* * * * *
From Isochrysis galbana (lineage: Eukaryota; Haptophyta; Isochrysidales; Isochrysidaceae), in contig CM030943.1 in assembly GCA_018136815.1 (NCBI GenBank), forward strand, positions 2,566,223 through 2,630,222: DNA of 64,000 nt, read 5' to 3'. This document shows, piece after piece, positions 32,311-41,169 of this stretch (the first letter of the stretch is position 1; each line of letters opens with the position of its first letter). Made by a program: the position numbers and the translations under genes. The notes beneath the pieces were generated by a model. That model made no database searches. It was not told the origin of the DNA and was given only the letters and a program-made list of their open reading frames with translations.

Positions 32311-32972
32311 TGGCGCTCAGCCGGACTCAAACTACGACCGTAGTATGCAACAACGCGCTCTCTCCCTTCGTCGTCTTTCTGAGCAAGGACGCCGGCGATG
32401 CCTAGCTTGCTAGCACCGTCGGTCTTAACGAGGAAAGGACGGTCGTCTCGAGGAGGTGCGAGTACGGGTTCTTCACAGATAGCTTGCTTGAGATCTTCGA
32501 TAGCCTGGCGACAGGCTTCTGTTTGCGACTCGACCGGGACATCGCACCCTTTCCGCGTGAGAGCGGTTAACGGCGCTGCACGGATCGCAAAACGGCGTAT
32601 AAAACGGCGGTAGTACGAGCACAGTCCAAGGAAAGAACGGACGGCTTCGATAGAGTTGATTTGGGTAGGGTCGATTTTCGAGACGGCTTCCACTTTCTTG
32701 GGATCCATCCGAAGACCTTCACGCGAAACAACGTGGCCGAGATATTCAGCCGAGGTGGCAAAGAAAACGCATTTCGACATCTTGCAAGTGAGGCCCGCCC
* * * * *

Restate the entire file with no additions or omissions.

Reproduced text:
From Isochrysis galbana (lineage: Eukaryota; Haptophyta; Isochrysidales; Isochrysidaceae), in contig CM030943.1 in assembly GCA_018136815.1 (NCBI GenBank), forward strand, positions 2,566,223 through 2,630,222: DNA of 64,000 nt, read 5' to 3'. This document shows, piece after piece, positions 32,311-41,169 of this stretch (the first letter of the stretch is position 1; each line of letters opens with the position of its first letter). Made by a program: the position numbers and the translations under genes. The notes beneath the pieces were generated by a model. That model made no database searches. It was not told the origin of the DNA and was given only the letters and a program-made list of their open reading frames with translations.

Positions 32311-32972
32311 TGGCGCTCAGCCGGACTCAAACTACGACCGTAGTATGCAACAACGCGCTCTCTCCCTTCGTCGTCTTTCTGAGCAAGGACGCCGGCGATG
32401 CCTAGCTTGCTAGCACCGTCGGTCTTAACGAGGAAAGGACGGTCGTCTCGAGGAGGTGCGAGTACGGGTTCTTCACAGATAGCTTGCTTGAGATCTTCGA
32501 TAGCCTGGCGACAGGCTTCTGTTTGCGACTCGACCGGGACATCGCACCCTTTCCGCGTGAGAGCGGTTAACGGCGCTGCACGGATCGCAAAACGGCGTAT
32601 AAAACGGCGGTAGTACGAGCACAGTCCAAGGAAAGAACGGACGGCTTCGATAGAGTTGATTTGGGTAGGGTCGATTTTCGAGACGGCTTCCACTTTCTTG
32701 GGATCCATCCGAAGACCTTCACGCGAAACAACGTGGCCGAGATATTCAGCCGAGGTGGCAAAGAAAACGCATTTCGACATCTTGCAAGTGAGGCCCGCCC